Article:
In 2017, Rob and Kim Nelson, both professors at the University of Windsor, bought their first electric car, a Chevrolet Bolt. To charge its battery, they ran a charging cable from a standard socket in their garage to the driveway where they parked the Bolt.
Last September, in the dead of night, someone cut the cable and made off with it, likely to sell the copper that was inside. To replace it would cost at least $800, so the Nelsons decided to upgrade to a Level 2 charger, which was only a couple of hundred dollars more and much faster (30 km of range per hour of charging on average).
Level 2 chargers are quite common, but installing one wasn’t as easy as the Nelsons had thought. Level 2s have about the same electrical needs as a dryer or stove—240 volts/30 amps—and the Nelsons’ house, like most older Canadian homes, was only wired for 100 amps. They also have a pool and air conditioning, and in the middle of summer, with both the pool pump and the AC running, charging the Bolt could overload their electrical panel. They needed to upgrade to 200 amps, meaning several thousand more dollars and digging up their yard to lay in the proper electrical service.
Then the Nelsons’ contractor gave them worse news. If three or four houses on the block all did the same upgrade, he said, pointing to a nearby transformer, the system would blow. “Basically, he said that hasn’t changed,” Rob Nelson recalled. “This whole infrastructure would need to be changed if all these houses go to 200 amps.”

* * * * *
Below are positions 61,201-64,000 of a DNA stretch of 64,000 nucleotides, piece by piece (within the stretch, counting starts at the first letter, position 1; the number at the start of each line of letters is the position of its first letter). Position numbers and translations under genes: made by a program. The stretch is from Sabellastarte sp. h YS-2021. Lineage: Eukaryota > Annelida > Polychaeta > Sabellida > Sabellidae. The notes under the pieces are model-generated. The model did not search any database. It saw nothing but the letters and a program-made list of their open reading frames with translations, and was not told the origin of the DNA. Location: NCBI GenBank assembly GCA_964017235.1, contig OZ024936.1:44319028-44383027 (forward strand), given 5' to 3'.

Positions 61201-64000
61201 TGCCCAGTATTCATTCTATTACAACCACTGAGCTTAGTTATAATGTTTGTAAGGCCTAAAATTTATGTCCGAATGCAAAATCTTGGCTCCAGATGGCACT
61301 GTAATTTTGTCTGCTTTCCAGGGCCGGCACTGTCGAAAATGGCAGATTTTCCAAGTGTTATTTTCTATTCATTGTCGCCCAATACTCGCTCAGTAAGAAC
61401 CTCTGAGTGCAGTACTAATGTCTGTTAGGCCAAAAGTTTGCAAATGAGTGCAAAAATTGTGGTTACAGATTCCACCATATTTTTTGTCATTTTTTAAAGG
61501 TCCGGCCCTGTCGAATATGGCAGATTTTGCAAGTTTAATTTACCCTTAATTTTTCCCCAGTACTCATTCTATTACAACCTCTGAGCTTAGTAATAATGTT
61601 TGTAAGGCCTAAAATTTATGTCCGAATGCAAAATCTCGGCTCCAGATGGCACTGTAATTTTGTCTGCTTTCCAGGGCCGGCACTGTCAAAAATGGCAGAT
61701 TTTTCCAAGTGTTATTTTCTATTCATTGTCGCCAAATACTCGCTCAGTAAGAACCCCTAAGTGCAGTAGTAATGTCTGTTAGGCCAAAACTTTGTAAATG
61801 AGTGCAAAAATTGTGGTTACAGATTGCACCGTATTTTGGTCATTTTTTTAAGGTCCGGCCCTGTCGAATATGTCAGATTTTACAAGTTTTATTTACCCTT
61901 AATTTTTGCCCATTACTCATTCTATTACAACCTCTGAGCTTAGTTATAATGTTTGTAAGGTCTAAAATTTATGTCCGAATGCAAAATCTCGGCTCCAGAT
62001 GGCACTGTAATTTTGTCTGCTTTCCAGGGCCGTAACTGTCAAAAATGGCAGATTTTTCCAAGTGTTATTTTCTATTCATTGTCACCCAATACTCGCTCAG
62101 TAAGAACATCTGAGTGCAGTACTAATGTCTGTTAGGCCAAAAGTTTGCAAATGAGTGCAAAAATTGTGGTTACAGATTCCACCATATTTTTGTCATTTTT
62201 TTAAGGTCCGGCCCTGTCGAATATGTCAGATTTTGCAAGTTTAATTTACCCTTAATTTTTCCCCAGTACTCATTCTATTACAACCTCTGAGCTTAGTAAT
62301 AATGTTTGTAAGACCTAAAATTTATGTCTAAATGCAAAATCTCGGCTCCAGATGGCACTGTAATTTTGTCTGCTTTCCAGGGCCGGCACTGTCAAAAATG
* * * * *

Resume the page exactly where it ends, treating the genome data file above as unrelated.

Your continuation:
This was just one house on one block in one Canadian city. But it’s representative of one of the big challenges facing widespread electric vehicle (EV) adoption in this country. EV owners plugging their cars in at home are going to add unprecedented stress to a power grid that is, in many instances, not prepared. Meanwhile, the number of people charging at public stations may soon outgrow the number of spots available—and increasing that number will, obviously, tax the grid even more. Claude El-Bayeh, a researcher at Concordia University who’s developing algorithms for EV charging to optimize their energy use, argues that current, uncoordinated charging could lead to “blackouts” if millions of EVs charge simultaneously.
Between 2011 and 2020, the total number of EVs sold in Canada jumped from 460 a year to over 53,000. According to StatsCan, new zero-emission vehicle registrations (which include plug-in hybrids and battery EVs) increased to 4.9 per cent of total vehicle registrations in the second quarter of 2021, an 89.2 per cent increase over the previous period in 2020.